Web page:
When a person becomes alienated from a Christian community in which he has been placed and begins to raise complaints about it, he had better examine himself first to see whether the trouble is not due to his wish dream that should be shattered by God
– Bonhoeffer, Life Together

That little book is one of the most formative of my life and ministry. And as a pastor, I take the particular section on what Bonhoeffer calls the “wish-dream” very much to heart. I wrote extensively on this subject in The Pastor’s Justification, but the gist is this: The vision for the church that a pastor wants can get in the way of his ministry to the church God has actually given him, and because the wish-dream church is an idol, it prevents us from actually loving our church well.

I think Bonhoeffer’s words are quite sobering and every pastor ought to consider them well. Idolatry is never far from us. From any of us.

Because the laity have wish-dreams too. They can have a wish-dream church experience or community. They can have wish-dream pastors. And these visions quench the Spirit’s working in the real stuff of church and ministry.

When a congregation becomes preoccupied with a vision for the church experience it wants, and then has to actually participate in the messiness of authentic Christian community, the contrast is jarring. Disappointed by the church’s failure to measure up to the image, the complaints begin, the justifications of the complaints take root, along with bitterness and irritation.

When a church person becomes preoccupied with their vision of the ideal pastor, their current pastor’s flaws become more pronounced, more egregious. Scores are kept. Misunderstandings and misinterpretations flourish. Slights are imagined. Strengths seem negligible, weaknesses insurmountable. The criticism begins, then the grapevine chatter, then the anonymous complaints, then the cold shoulders, the specious charges, the spirit of discouragement. All of it gets spiritualized, even as the wish-dreamer’s heart is hardening. The wish-dream keeps churches from loving their pastors and often abets hurting them.

Little children, keep yourselves from idols.
— 1 John 5:21

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Our Sanctuary is No Afterthought

Dec 30, 2014 | Jared C. Wilson

A glorious throne set on high from the beginning
is the place of our sanctuary.

— Jeremiah 15:12

As overwhelming as our trials can be, as enveloping as the darkness appears, as deep as the floodwaters grow, we can find solace of heart in knowing our souls are safe in a place bigger, broader, deeper than any distress. Our place of safety is no refugee tent thrown together last second. The Triune Godhead is not scrambling to keep us covered. Our security has been established in the heavens from the very beginning, and it will be standing there, keeping us sound in Christ at the end, and forevermore.

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A Hymn

Dec 16, 2014 | Jared C. Wilson

The LORD our God is Lord of Hosts.
He holds all time within his hand.
The Father, Son, and Holy Ghost
From all eternity will stand.

From deepest deep, before the start
God has declared the sweetest end
He’s loved and purposed in his heart
The brokenness of man to mend.

Brother Jesus his siblings saves
And conquers sin upon the cross
The death-proof king then slips the grave
And brings redemption to the lost.

Should we alight to heavens’ heights
Or seek the dark of deepest grave,
Each space is filled with splendid light.
Christ meets us there with pow’r to save.

The deadest heart is summoned forth,
And granted grace in second birth.
And as in us it conquers more,
His kingdom comes upon the earth

Exalted Son we wait to see,
Christ’s fame a banner soon unfurled.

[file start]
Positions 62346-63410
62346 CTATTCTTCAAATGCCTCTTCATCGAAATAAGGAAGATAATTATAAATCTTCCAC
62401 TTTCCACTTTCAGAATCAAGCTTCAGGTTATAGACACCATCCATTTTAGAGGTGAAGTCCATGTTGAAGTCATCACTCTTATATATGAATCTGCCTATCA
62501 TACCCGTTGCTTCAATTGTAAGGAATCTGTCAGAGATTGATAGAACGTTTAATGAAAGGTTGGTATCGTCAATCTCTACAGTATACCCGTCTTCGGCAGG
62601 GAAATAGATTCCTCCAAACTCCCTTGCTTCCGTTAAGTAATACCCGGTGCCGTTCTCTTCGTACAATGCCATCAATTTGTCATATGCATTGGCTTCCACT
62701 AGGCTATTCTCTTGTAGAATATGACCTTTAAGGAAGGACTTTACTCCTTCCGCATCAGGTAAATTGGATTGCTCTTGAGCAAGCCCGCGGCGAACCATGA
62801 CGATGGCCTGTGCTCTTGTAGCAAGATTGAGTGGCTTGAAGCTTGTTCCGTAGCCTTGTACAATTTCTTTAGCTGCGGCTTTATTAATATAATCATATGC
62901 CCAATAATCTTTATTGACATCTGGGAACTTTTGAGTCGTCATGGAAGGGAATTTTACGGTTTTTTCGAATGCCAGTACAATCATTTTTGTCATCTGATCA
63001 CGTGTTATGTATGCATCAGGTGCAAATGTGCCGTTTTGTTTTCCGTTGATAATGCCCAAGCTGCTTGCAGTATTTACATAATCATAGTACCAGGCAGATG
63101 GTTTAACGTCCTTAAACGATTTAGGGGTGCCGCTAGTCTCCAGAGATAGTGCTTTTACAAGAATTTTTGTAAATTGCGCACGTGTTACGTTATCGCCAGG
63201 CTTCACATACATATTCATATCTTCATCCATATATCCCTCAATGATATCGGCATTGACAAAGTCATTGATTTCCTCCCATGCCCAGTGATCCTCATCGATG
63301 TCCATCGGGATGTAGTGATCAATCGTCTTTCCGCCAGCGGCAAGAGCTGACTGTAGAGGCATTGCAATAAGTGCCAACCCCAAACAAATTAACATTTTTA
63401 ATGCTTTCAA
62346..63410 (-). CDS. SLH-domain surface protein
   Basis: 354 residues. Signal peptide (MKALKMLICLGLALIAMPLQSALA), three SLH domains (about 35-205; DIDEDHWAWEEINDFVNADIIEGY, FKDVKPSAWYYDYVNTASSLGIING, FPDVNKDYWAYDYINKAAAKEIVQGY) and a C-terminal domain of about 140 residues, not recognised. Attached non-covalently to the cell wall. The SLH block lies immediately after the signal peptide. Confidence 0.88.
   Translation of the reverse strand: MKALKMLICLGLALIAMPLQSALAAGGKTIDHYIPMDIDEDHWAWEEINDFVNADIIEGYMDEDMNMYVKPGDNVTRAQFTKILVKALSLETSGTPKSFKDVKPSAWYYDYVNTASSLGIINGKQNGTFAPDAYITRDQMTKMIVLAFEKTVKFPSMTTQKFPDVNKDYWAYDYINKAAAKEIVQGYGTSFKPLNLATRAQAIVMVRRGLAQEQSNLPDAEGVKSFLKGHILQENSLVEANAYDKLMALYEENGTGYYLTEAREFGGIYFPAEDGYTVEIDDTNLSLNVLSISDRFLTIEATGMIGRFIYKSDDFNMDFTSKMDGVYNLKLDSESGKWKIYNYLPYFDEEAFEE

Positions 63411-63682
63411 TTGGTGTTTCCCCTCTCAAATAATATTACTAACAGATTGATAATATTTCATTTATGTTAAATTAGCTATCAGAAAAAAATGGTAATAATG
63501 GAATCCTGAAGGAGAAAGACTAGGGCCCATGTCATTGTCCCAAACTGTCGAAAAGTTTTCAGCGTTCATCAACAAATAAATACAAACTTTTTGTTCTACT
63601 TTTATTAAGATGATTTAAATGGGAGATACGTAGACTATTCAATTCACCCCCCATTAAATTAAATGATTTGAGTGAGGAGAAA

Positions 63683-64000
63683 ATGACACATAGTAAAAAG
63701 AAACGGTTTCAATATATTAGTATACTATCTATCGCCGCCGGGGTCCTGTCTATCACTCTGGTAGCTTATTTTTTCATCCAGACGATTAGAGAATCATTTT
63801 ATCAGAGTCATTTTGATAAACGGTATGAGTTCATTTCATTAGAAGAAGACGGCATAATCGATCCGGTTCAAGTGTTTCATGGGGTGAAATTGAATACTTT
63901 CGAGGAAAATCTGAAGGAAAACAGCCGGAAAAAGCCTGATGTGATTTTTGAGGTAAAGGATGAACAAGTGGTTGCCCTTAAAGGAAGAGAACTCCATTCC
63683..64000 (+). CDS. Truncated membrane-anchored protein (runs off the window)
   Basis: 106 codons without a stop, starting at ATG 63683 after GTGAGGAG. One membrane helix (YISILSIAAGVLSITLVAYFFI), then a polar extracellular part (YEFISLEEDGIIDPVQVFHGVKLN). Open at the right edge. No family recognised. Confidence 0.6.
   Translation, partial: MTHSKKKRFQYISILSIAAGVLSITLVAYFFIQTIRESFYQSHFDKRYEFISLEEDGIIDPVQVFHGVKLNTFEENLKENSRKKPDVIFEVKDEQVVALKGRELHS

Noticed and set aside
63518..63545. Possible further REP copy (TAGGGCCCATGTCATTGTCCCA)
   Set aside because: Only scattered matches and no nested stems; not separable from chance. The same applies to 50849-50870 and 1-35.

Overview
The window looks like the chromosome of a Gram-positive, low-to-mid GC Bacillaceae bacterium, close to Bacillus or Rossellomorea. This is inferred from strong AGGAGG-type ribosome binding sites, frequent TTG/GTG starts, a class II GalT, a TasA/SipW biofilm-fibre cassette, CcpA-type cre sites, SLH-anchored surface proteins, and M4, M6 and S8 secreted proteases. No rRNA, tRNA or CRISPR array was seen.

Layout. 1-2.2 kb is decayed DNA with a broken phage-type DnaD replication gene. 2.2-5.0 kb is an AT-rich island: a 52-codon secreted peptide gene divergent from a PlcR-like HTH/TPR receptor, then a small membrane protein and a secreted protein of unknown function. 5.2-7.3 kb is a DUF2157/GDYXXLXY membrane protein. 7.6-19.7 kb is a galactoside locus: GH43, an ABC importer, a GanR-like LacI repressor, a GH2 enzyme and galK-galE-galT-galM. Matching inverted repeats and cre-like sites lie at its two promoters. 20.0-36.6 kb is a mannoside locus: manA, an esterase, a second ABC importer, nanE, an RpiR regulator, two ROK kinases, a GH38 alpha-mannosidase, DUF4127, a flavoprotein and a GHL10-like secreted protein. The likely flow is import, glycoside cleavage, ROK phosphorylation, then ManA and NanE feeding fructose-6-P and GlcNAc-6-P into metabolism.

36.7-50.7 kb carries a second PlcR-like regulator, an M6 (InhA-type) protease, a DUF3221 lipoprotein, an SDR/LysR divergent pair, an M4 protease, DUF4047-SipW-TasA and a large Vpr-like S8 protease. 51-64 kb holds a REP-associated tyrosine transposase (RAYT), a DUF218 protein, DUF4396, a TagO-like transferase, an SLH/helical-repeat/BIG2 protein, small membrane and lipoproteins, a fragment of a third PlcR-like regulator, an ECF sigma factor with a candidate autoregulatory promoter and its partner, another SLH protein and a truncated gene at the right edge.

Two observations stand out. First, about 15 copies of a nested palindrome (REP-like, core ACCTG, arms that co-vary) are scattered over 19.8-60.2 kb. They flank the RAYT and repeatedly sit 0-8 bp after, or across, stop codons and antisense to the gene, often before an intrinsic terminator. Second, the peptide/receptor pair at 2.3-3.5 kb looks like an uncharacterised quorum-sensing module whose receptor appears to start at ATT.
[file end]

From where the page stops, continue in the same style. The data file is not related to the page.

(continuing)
As raging waters fill the seas,
His glory then will fill the world.

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The Gospel, Fathoms Deep

Dec 04, 2014 | Jared C. Wilson

Ever felt Ephesians 2:1-10? You’ve probably read it, maybe multiple times. But ever felt it? Ever drunk it? Steeped in it? Had it knock you over?

Ephesians 2:1-3 is just brutal. Paul pulls no punches. How bad are we? Really, really, really, ridiculously bad. According to those three short verses we are, apart from Christ, dead. Dead, Paul says. Like, you know, dead-dead.

“But wait,” we think, “I sure didn’t feel dead. I could do stuff.” Oh, you mean like obeying your appetites (v.3), following the way of the world (v.2), and worshiping Satan (v.2)? Good job there.

It doesn’t get worse than this. We are dead, belly-ruled, world-following, devil worshipers. The curse we both suffer and embrace has us hemmed in on all sides. There is no escaping. We are much, much worse than we think we are.

Oh! But verse 4! Two sweet words start the reversal of our will and fate. Two words. Not “be still” but with the same effect — the ten-hutting of a storm. Two words that part the sea, roll back the darkness with violent force, like the jolting, snapping up of window shades. Two little words like wings of a seraph, breaking through our tomb with a bright ray of light and lifting us up and through the spiritual aether, seating us in the heavenlies (v.6).

“But God.”

Two words: the crash cart, the smelling salts, the sweet manna, the dagger in the devil’s neckbone.

But God, being rich in mercy, because of the great love with which he loved us, even when we were dead in our trespasses, made us alive together with Christ . . .

You feel that? Not if you didn’t feel verses one through three, you didn’t. “Til sin be bitter, Christ will not be sweet,” Thomas Watson tells us.

The curse is four fathoms deep and un-swim-uppable. But “but God” signals the divine retrieval, our Spiritual surfacing, our deliverance. “But God” barrels in, carrying us out in two strong arms. “But God” heralds the arrival of God’s glory, the unsearchable riches of Christ, and in its wake trails the train of all the blessings Christ has purchased for us with himself.

If you understand those two words — “but God” — they will save your soul.
James Montgomery Boice

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OFI Conference, January 15-17

Nov 24, 2014 | Jared C. Wilson

Join Daniel Montgomery, Dave Harvey, and myself in Tallahassee, Florida January 15-17 for the Of First Importance Conference.

(OFI) Conference exists to help pastors and ministry leaders consider what it really looks like to prioritize the good news of Jesus in life and ministry.

More info and registration at link above.